The poor state of environmental sanitation in the country has been shown to play a significant role in the etiology of food-borne diseases and other environmental diseases. Malaria is one of the major diseases that increase as a result of inadequate environmental sanitation. The malaria mortality rate is estimated to be between 1.6 and 2.5 million each year, according to the World Health Organization (WHO, 2012). National figures indicate that about six hundred thousand (600,000) cases of malaria occur every year in children under the age of five (Alabi, 2010). Similarly, the number of cases of cholera has been worrying over the years. Between January 2010 and December 2010, 41,787 cases in Nigeria, including 1,716 cases reported mortality in 222 local government areas (LGAs) in 18 states. The most affected states with high malaria rates were Borno, Bauchi Katsina and Akwa Ibom. For the benefit of disease problems, Nigeria is losing around N455 billion annually or equal to 1.3% of Gross Domestic Product (GDP) due to inadequate environmental sanitation practices identified by the World Bank’s water and environmental sanitation programs (Vanguard 2013). Most of the affected children are small children. Other diseases caused by inadequate environmental sanitation practices include schistosomiasis, trachoma, soil-borne helminthiasis and malaria (WHO, 2013). One of the most important public health programs is the provision of clean drinking water and sanitation. However, accumulation of faecal matter in the vicinity of residential homes, pollution of drinking water supplies (sometimes caused by poorly built or maintained drainage systems), dumping of garbage and sweeping in the gutters, defecation and disposal of faeces by street corners and waterways, and the selling of food and food by road are all unhygienic activities that pose potential risks. The research therefore focuses on the assessment of the efficacy of environmental sanitation.


It is clear that malaria is a deadly infectious disease, which is widespread particularly in children below the age of five, and even in adults, which in some cases leads to death or high morbidity. Recent studies show that in sub-Saharan Africa, Nigeria accounts for 25 per cent of the overall burden of malaria in Africa as a result of poor environmental sanitation, among others, resulting in the loss of one million lives each year in the country, most of which are children under the age of five and pregnant women, among others. While malaria is a curable or treatable disease, it is an endemic and a major public health problem not only in Nigeria but in Africa as a whole. “In Nigeria, malaria-related deaths account for up to 11% of maternal morbidity or death. Similarly, they contribute up to 25 per cent of child morbidity and 30 per cent of under-5 morbidity, resulting in around 300,000 child deaths per year. Bad environmental sanitation conditions, such as stagnant water pools, facilitate the breeding of mosquitoes that are vectors for malaria. In Akwa Ibom state today, insufficient or weak sanitation practices have contributed to a rise in malaria-related deaths, which could be avoided by good environmental sanitation practices, have been largely ignored not only by the government, but also by the citizens of Akwa Ibom state. These and several other factors motivated the researcher to set out to study the assessment of the efficacy of environmental sanitation in malaria control in Akwa Ibom state.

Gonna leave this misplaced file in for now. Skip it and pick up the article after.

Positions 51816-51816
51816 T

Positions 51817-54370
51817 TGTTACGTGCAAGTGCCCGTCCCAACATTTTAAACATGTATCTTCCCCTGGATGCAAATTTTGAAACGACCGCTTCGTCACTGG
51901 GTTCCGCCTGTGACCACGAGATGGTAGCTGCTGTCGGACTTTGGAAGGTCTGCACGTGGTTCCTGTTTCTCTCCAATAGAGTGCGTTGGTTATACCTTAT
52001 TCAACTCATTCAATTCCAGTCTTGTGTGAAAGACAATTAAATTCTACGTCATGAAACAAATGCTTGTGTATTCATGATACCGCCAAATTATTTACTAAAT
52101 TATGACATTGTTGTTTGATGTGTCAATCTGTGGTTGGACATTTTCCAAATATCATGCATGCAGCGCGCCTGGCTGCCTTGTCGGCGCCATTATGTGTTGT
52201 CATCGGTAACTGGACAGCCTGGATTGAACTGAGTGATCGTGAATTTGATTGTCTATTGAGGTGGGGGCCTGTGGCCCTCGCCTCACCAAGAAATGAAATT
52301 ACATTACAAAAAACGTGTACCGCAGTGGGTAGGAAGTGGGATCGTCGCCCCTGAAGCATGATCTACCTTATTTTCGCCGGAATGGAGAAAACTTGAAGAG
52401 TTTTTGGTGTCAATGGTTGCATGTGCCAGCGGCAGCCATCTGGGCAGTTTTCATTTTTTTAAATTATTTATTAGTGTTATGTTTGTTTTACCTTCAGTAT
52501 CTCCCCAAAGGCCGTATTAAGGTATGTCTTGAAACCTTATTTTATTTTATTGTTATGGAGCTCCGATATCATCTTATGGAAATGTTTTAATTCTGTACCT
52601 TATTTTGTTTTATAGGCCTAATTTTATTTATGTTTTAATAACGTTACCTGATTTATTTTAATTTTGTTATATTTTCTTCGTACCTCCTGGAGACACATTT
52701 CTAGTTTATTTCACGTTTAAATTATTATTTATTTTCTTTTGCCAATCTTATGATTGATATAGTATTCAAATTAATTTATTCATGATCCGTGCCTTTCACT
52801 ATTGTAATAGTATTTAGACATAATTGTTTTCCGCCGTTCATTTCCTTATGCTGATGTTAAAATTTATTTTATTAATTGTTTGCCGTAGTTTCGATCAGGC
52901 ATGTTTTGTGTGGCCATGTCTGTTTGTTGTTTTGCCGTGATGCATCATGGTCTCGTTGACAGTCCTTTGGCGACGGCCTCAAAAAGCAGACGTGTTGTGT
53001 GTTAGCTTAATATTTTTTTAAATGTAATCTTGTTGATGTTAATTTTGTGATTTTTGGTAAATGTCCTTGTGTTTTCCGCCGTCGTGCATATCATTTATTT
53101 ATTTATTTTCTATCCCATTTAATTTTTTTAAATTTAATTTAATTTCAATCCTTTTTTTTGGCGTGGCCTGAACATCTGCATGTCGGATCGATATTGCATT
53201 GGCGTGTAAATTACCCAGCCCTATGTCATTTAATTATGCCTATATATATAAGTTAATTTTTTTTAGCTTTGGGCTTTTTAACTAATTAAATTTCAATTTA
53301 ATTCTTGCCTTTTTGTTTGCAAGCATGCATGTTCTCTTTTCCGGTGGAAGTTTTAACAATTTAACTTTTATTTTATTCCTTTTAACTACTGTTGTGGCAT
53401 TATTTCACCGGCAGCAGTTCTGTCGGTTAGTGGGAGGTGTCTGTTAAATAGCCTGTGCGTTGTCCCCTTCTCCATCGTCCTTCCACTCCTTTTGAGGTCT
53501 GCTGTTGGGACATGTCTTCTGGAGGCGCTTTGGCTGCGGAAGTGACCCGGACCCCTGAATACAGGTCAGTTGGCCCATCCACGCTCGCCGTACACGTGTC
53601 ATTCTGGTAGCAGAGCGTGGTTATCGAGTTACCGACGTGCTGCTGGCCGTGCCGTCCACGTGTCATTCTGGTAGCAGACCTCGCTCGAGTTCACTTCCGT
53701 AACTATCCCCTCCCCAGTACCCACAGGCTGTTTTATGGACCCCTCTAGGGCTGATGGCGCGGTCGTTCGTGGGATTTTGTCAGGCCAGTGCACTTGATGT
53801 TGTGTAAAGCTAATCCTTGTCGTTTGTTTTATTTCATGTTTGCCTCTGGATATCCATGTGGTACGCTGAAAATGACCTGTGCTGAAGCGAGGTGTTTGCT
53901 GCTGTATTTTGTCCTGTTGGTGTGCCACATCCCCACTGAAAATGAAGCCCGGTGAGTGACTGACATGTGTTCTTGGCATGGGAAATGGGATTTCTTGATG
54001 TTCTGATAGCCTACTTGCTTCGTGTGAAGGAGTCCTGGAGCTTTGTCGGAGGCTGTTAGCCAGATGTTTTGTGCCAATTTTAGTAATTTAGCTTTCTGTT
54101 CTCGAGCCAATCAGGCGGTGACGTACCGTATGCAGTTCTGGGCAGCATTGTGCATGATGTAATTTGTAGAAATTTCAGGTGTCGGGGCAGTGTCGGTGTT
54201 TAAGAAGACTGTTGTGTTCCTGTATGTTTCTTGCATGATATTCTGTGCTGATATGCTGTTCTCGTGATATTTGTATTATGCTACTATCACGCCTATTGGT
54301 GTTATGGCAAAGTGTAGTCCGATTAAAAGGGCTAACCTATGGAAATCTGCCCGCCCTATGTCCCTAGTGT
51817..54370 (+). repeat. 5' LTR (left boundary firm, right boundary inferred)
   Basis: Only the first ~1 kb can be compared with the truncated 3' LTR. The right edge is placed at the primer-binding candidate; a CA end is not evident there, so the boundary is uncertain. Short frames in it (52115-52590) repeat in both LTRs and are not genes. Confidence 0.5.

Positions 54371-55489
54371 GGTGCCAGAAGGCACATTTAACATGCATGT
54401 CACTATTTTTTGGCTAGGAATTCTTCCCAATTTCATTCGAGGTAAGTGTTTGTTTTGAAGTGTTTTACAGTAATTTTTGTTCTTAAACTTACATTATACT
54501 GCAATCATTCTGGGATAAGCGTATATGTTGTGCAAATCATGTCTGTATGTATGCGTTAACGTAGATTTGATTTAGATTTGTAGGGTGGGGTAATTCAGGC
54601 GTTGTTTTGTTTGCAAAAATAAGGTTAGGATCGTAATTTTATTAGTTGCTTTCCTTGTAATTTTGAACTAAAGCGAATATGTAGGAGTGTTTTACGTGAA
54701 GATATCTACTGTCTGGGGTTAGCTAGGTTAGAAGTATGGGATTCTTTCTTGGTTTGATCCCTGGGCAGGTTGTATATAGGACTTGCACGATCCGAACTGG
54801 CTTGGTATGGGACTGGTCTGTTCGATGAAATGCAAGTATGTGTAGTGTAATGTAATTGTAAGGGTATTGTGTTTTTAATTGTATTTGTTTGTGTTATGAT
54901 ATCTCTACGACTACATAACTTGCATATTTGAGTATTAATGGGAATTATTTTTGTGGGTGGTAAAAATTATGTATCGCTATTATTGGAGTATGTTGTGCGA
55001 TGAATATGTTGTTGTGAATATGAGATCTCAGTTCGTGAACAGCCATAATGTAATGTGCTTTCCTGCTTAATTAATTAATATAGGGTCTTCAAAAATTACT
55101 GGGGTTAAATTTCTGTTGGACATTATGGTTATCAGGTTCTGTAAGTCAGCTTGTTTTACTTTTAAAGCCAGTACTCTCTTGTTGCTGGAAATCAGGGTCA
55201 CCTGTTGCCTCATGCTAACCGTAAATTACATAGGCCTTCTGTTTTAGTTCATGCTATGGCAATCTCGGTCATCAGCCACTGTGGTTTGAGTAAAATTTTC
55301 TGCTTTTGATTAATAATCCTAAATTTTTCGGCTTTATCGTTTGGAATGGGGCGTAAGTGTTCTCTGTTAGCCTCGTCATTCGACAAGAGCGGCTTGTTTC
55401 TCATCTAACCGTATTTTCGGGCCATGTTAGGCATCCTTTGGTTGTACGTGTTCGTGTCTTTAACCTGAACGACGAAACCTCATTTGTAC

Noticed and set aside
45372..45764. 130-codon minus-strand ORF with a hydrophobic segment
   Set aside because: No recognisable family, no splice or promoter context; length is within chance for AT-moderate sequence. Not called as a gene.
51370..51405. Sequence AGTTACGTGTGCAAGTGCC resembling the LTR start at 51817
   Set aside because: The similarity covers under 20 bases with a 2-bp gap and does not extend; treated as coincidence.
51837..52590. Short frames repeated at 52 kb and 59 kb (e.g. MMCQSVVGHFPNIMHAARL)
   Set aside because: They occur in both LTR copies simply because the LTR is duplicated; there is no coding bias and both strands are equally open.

The main aim of this study is to analyze the evaluation of the efficacy of malaria management of the environment in Akwa Ibom. The basic goals are as follows:

1) To analyze the effect of environmental sanitation on malaria control in Nigeria.

2) To analyze the extent of productivity in the control and management of malaria waste in the state of Uyo, Akwa Ibom.

3) To investigate the relationship between the efficacy of environmental sanitation practices and malaria prevention in Akwa Ibom.

4) To investigate the problems posed by successful environmental sanitation practices in Nigeria

5) To propose solutions to the problems of effective environmental sanitation in Akwa Ibom.


1) What is the impact of the effectiveness of environmental sanitation on malaria control in Nigeria?

2) What is the level of efficiency in the control and management of waste in the control of malaria in Uyo, Akwa Ibom state?

3) What is the relationship between the effectiveness of environmental sanitation practices and Malaria control in Akwa Ibom state?

4) What are the challenges of effective environmental sanitation practices in Nigeria?

5) What are the solutions to the challenges of effective sanitation practice in Akwa Ibom state?


Hypothesis 1

HO: There is no significant effect of environmental sanitation practice on malaria control in Akwa Ibom state

H1: There is a significant effect of environmental sanitation practice on malaria control in Akwa Ibom state

Hypothesis 2

HO: There is no significant relationship between effectiveness of environmental sanitation and malaria control in Nigeria

H1: There is a significant relationship between effectiveness of environmental sanitation and malaria control in Nigeria.


The research will help educate society about the evaluation of the efficacy of environmental sanitation in malaria control in Akwa Ibom. It would also prepare the ground for interested researchers who may wish to carry out more research in related areas and could contribute to established literature.


The study is restricted to assessment of effectiveness of environmental sanitation in Malaria control in Akwa Ibom state


Financial constraint: Insufficient fund tends to impede the efficiency of the researcher in sourcing for the relevant materials, literature or information and in the process of data collection (internet, questionnaire and interview)

Time constraint: The researcher will simultaneously engage in this study with other academic work. This consequently will cut down on the time devoted for the research work.


Environmental sanitation: involves the regulation of environmental factors related to the spread of diseases. Subsets in this group include solid waste management, water and wastewater treatment, industrial waste management and noise emission control.

Malaria: The key existing initiatives focus on reducing interaction between mosquitoes and humans, the destruction of larvae by environmental control and the use of larvicides or mosquito larvae predators, and the destruction of adult mosquitoes by indoor residual spraying and insecticide-treated bed nets.

Malaria: Malaria is a severe and often lethal disease caused by a parasite that usually infects a certain sort of mosquito that feeds on humans. People who get malaria are generally very sick with high fever, chills, and flu-like illness.